Naked Science Forum
Non Life Sciences => Technology => Topic started by: Alasuya on 17/08/2013 02:24:38

Hello, I have a few questions regarding computational power. In the far off future, I imagine creating a realistic virtual reality, a cybernated solar system composed of a sun like star and numerous habitable planets and moons with the same complexity of life on Earth. For this solar system I would like to create 100,000 computed humans in it. All of them would have consciousness. And perhaps the ability to even download my own consciousness into these virtual worlds.
But there are issues with this concept, the first one is no one knows exactly why we are conscious beings, that is currently being researched, the second being is processing power, all of this simulation would require huge levels of computation power. IBM researchers estimate that even just one human brain considering it's complexity would compute at 36.8 petaflops, or 36.8 quadrillion of data per sec. Other researchers with microtubules estimate to be closer to 10^28.
What is the theoretical max limit of computing power for a computer one kilogram?
Seth Lloyd calculates an upper bound for a 1 kg computer of 5*10^50 logical operations per second carried out on ~10^31 bits.
Are his calculations accurate to what the true upper limit is?

Mass is not the only constraint on computing power  there is also a theoretical minimum energy for a logic state change. The faster you change logic states, the more power you consume. It is no good to have a computer which has a mass of 1 kg, but which melts into a puddle as soon as you give it a significant problem to solve.
The question is also a bit vague in terms of a traditional binary computer vs a (currently somewhat theoretical) quantum computer. There are some types of problems for which a quantum computer with just 256 qubits would theoretically have more processing power than a computer with the mass of the Earth. Whether simulating a solar system (or a brain) works better on a quantum computer than a traditional computer architecture requires answers to a number of currentlyunsolved problems.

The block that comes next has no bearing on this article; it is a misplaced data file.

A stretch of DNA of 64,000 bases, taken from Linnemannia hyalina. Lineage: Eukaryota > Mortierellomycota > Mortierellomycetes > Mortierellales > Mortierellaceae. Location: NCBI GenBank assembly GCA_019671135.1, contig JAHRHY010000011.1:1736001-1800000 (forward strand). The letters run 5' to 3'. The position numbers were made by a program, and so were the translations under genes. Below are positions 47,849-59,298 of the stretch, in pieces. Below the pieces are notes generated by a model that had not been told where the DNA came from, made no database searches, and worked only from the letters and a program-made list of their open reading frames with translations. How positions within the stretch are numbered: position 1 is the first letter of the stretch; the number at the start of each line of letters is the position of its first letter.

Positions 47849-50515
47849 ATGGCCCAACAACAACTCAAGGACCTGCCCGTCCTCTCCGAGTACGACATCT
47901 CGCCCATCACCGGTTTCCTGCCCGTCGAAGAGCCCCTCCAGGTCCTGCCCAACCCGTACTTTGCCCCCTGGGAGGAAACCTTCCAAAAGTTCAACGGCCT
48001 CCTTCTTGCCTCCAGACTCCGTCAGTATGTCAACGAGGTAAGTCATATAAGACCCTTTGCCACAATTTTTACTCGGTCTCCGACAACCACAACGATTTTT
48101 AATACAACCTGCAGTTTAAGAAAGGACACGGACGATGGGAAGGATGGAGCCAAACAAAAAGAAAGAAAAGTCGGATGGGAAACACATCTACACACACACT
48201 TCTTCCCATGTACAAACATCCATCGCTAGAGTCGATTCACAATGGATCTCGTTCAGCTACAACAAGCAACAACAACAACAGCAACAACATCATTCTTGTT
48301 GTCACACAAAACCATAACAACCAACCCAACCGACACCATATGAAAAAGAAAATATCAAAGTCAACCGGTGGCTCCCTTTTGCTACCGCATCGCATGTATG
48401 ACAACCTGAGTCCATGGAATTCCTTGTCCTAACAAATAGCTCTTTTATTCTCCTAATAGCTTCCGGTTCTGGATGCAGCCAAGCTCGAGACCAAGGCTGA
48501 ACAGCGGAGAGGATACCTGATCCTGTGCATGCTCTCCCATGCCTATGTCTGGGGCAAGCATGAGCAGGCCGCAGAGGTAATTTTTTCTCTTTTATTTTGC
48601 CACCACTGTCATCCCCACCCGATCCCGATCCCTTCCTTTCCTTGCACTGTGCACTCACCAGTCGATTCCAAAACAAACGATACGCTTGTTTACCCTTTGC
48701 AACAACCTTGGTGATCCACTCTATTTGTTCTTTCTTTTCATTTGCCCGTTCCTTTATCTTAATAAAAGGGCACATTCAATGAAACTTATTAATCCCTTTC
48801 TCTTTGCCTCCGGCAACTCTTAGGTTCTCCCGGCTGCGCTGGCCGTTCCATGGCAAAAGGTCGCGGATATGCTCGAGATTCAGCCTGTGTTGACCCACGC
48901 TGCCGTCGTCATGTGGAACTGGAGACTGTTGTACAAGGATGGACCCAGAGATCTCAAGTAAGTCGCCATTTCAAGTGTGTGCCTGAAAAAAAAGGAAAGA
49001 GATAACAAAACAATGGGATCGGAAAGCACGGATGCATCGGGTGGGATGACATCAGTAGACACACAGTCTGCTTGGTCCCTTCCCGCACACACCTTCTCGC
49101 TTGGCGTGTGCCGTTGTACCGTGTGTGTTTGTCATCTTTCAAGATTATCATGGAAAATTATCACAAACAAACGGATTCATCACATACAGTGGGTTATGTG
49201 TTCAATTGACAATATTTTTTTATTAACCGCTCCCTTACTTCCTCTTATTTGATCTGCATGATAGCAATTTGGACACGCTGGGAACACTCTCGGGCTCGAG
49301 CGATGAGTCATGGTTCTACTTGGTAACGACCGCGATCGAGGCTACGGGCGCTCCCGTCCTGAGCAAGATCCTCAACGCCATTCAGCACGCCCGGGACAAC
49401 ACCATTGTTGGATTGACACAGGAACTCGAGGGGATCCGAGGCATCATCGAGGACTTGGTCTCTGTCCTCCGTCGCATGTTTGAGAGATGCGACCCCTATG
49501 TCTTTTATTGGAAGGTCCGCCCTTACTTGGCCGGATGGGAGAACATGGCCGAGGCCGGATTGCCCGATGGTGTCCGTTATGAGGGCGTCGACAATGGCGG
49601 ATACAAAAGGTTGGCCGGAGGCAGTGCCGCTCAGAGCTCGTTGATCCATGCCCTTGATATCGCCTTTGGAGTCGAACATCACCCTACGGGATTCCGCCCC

With current computer technology, simulating even a small fraction of a brain consumes far more mass, power and volume than a human brain. It is not currently known which parts of the simulation model are significant, and which are not. Once the significant components of neural connections are identified by use of software models, it should be possible to build hardware neural simulators which are far more compact and powerefficient than the software models running on generalpurpose computers.
There is also the question of the fidelity of the simulation model. At one extreme, it is possible to model the Earth as a point mass at a certain distance from the Sun, having a certain velocity. However, if you want to model the Earth down to the level of trees, microorganisms and whole ecosystems, that is an entirely different category of simulation model, requiring an entirely different category of computing power!

Thanks for the response!